end-week post: 5.36ct Oval-cut Ceylon Natural Padparadscha Sapphire Ring

DAVID BIRNBAUM / RARE 1 
SPOTLIGHT:  Focus Jewel of the Week

Centerstone:  Natural Unheated Gem Padparadscha Sapphire
Carat/Cut:  5.36ct Oval-cut
Origin:  Ceylon (Sri Lanka)
Lab:  Gubelin Lab-certified
MOHS Hardness: 9
Price: below $300,000

The word “padparadscha” is derived from the Sinhalese word for “lotus blossom,” and the gems have a unique and brilliant salmon color.  The color is best described as being pinkish-orange or as we like to call, a “sunrise-sunset” color.  “Pads”, as they are sometimes called, are the most rare and least commonly known genre of sapphire.  They sell at a premium and as much or sometimes even more than a fine blue sapphire.

For the unusual delicate color of the padparadscha to really shine through, the stone must be of very high clarity.  The light coloring of the stone can also display inclusions more clearly, thus, a high clarity is extremely important.  It is near impossible to secure a pad that is larger than 2-3 carats, high-clarity, and is vibrantly colored; often times, consumers must sacrifice one quality for the other.

Padparascha sapphires are largely found in Sri Lanka (Ceylon),  Madagascar and Tanzania.  Some experts insist that true padparadschas can come only from Sri Lanka, which, for centuries, was the only source of this highly coveted stone.  The finest stones still do originate from Sri Lanka, but Madagascar is now producing a major percentage of the stones available on the market.  The stones from Madagascar are usually slightly more pink than orange, and although they are classified as padparadscha, they are normally sold at a price that is roughly 20 percent less than the Sri Lanka padparadschas.

Padparadscha sapphire’s enchanting color is just one reason for this gemstone’s popularity and as with all sapphire, it’s also extremely durable, having a hardness of 9 on the Mohs scale.  This stunning natural pad is more than 5cts and the perfect pop of color in any woman’s collection.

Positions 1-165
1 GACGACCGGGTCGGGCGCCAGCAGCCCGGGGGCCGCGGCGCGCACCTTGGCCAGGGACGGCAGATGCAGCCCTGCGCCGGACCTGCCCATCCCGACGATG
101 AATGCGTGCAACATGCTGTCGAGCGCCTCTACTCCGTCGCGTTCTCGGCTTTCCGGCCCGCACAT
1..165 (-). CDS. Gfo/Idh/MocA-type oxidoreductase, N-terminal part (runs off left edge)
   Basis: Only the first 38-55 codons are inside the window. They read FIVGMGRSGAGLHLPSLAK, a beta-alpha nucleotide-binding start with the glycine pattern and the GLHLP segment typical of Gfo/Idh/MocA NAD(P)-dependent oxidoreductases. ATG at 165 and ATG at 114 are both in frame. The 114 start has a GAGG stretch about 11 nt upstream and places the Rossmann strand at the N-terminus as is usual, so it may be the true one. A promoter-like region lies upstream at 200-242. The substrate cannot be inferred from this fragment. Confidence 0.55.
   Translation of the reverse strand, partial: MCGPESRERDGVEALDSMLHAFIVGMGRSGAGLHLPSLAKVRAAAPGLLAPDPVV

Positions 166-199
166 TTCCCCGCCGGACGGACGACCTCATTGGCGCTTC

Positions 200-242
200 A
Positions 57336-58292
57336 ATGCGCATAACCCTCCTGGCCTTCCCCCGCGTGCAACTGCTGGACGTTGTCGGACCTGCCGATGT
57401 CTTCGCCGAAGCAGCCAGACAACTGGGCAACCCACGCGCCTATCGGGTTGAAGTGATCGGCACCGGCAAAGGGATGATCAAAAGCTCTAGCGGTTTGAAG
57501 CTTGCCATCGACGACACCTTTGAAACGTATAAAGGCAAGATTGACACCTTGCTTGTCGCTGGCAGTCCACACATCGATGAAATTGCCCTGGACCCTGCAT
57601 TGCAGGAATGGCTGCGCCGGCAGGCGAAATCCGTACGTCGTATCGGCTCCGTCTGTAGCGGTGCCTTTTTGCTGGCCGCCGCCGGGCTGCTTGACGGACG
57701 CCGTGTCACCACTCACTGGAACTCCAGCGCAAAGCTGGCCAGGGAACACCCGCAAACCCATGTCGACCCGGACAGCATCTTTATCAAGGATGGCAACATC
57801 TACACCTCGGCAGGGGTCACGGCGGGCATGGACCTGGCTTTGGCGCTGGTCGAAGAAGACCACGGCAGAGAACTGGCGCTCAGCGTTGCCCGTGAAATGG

mid-week post: 4.21ct Cushion-cut Natural “Mahenge” Red Spinel Ring

DAVID BIRNBAUM / RARE 1
SPOTLIGHT:  Focus Jewel of the Week

Centerstone:  Natural Untreated “Mahenge” Red Spinel
Carat/Cut:  4.21ct Cushion-cut
Origin:  Mahenge, Tanzania
Lab:  AGL Lab-certified
MOHS Hardness:  8
Price: below $80,000-

The history of spinels is a fascinatingly storied one.  Ancient mines in central and Southeast Asia yielded large spinel crystals that were referred to as “Balas Rubies.”  Mistaken for rubies, these stones were provided to royal courts and set into the crowns of kings and emperors.  Most infamous is the “Black Prince’s Ruby”, set in England’s Imperial State Crown and displayed in the Tower of London.

Spinels come in a wide variety of colors but the most sought-after hue is this vivid pinkish-orangish-red, a distinct trait unique to “Mahenge” Red Spinels, discovered in the last decade in the Mahenge region of Tanzania.  The Mahenge Spinel has really redefined Spinels as jewelers and consumers know it, due to its intense hot pink/red color that doesn’t present any secondary hues like one would find in spinels of other regions.  The red color is the result of the presence of chromium in the crystal and natural, gem-quality Mahenge spinels of this level of vibrancy are near impossible to find in carat weights larger than 2-3cts.

This rare genre of gems has been skyrocketing in price since being widely introduced to the global market in 2007.  The unique “Mahenge” red spinels continue to be in high demand every year not only because of its remarkable color and neon-like glow, but because of the rareity and durability of the stone.  The spinel is hard enough to wear as a ring and is the perfect choice for both an everyday piece or as a statement piece.

This particular stone, carefully selected and procured by our executive team, was set in a micro-pave diamond halo and band to accentuate the natural beauty of the color and maximize the brilliant sparkle of the jewel.